The Greatest Amateur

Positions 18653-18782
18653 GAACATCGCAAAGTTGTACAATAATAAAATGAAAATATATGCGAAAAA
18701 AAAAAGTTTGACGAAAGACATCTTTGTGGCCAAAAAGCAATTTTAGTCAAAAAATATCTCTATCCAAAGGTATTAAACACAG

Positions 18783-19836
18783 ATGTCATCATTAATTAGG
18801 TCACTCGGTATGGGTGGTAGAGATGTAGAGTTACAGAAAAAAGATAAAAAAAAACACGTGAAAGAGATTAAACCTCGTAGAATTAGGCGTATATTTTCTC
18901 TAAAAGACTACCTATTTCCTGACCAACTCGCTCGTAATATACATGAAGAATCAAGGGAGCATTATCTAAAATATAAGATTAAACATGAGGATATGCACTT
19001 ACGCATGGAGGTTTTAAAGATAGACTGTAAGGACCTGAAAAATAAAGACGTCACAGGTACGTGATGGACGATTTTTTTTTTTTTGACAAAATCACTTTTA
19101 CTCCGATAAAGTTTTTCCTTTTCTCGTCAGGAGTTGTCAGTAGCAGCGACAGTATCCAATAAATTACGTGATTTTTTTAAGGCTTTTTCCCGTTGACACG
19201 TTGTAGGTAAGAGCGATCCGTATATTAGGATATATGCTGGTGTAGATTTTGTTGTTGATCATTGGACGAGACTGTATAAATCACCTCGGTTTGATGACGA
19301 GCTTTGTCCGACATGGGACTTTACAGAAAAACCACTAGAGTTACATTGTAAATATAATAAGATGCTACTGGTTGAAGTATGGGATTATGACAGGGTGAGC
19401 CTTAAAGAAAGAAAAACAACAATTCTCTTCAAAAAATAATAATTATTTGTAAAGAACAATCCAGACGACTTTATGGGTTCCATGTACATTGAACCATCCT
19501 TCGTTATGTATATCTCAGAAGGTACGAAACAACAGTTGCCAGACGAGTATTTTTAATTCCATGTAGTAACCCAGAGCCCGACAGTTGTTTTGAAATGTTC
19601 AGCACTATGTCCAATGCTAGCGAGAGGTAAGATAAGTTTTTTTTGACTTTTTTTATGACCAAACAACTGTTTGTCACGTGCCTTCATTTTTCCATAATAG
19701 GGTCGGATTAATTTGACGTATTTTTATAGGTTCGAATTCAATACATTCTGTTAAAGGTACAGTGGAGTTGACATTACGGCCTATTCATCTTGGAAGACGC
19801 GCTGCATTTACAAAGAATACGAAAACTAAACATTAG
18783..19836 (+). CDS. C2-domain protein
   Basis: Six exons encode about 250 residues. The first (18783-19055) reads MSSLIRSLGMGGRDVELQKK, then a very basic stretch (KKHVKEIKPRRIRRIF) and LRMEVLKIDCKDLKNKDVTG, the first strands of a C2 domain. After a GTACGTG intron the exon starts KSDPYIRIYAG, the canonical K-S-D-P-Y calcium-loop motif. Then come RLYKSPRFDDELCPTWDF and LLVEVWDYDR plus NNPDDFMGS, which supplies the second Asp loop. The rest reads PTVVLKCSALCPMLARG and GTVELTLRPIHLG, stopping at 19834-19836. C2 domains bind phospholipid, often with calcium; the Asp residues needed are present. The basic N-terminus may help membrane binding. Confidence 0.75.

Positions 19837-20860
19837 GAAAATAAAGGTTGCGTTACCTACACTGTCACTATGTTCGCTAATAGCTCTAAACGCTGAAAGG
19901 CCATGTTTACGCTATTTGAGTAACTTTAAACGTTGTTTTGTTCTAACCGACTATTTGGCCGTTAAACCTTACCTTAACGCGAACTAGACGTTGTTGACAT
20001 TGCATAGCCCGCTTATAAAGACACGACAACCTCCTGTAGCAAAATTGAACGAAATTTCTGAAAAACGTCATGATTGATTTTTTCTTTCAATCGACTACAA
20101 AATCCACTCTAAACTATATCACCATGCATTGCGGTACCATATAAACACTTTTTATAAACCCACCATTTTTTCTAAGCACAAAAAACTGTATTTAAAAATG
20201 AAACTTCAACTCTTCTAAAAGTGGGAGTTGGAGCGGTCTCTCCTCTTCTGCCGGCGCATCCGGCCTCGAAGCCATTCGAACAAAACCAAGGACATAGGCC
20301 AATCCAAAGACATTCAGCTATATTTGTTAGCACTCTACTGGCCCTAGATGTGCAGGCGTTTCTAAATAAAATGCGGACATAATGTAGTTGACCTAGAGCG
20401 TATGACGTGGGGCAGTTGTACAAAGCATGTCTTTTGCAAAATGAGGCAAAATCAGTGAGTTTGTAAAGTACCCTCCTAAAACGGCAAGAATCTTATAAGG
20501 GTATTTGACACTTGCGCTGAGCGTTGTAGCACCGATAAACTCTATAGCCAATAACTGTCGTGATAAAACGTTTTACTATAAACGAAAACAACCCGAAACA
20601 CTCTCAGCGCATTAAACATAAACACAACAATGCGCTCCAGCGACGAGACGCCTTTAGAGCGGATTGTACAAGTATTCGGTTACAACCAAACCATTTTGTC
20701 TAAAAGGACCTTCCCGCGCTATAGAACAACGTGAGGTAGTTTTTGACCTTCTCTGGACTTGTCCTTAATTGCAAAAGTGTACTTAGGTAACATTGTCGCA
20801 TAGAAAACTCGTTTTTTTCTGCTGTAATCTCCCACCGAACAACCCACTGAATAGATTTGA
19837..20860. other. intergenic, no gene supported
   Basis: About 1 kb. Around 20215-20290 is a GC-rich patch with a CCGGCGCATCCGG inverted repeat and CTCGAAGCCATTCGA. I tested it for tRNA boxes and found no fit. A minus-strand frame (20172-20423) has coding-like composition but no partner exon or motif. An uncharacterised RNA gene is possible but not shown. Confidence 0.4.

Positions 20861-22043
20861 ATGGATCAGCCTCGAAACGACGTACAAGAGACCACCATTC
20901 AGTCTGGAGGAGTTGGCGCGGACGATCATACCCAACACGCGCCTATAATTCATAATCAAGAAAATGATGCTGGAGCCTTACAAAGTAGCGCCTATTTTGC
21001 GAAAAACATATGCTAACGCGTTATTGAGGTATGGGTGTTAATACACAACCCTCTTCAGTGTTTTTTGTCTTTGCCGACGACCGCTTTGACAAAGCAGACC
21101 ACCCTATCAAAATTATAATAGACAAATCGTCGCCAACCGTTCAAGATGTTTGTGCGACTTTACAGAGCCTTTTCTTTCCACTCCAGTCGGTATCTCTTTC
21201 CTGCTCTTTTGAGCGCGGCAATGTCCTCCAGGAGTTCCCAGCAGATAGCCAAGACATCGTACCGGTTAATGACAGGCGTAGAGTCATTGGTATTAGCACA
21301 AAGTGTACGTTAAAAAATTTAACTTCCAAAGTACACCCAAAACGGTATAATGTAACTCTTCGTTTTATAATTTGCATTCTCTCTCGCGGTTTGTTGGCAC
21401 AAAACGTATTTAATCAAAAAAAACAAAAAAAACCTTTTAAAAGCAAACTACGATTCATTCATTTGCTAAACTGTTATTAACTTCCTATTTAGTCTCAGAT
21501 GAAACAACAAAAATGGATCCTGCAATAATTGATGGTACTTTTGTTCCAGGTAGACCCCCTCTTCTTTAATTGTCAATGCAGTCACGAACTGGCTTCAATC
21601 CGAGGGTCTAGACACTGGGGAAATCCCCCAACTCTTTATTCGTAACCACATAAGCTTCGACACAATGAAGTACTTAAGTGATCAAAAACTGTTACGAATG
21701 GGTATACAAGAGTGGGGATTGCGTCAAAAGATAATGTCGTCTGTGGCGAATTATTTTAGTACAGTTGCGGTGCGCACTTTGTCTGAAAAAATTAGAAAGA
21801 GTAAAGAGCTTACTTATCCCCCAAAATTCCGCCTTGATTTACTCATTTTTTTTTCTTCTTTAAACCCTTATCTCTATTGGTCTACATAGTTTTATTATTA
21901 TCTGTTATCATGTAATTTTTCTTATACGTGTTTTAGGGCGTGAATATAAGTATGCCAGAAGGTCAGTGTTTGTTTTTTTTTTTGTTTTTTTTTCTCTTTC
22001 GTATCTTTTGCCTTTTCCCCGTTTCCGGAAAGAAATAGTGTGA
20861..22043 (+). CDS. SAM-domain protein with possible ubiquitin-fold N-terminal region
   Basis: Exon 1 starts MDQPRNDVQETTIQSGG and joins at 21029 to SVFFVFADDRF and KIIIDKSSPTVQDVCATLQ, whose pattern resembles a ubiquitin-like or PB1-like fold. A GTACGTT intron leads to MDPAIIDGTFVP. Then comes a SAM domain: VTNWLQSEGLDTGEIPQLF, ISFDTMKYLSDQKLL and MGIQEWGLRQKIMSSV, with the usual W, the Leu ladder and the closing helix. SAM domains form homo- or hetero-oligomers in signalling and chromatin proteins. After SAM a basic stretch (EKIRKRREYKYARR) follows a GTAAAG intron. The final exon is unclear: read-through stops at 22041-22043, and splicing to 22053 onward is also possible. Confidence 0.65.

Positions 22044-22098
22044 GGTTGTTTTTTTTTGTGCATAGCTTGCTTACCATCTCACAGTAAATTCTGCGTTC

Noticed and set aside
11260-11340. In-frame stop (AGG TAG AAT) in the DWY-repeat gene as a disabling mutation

“The prototype of the amateur, perhaps the greatest amateur the world has known, is Michel de Montaigne. During a sun-salty, wave-sandy, glorious summer, once in Maine, I read Les Essais in the excellent and convenient Villey-Saulnier edition, all one hundred and seven chapters. This huge collection of ‘essays’ — Montaigne introduced that term — has often been attacked for its lack of professionalism and even of seriousness. Indeed, it is neither philosophy, nor fiction, neither an autobiography nor a mere collection of anecdotes, not a guide to better living or wiser dying, but it is a little bit of all that and more. It resembles an ocean from which all manner of things can be drawn forth: a gleaming pearl, a dead fish. It is a book that can teach those most who do not need learn; but dolts will always complain that it lacks organization and cannot be fitted into any category of literature. Whatever went into that book had to pass through the prism of one character, one temperament; it is the self of Montaigne that remains the only element of order in that vast collection of memories, experiences, quotations. Many readers find, in fact, the copious quotations, mostly from the Latin, an impediment. Owing to a curious quirk of his education, Montaigne’s first language was Latin, not French. He had been, during the first six years of his life, in the hands of a German pedagogue, ignorant of French, who only talked Latin at, to, and with the growing child, something that presumably could happen only during the Renaissance.” (Erwin Chargaff, 1986, Serious Questions)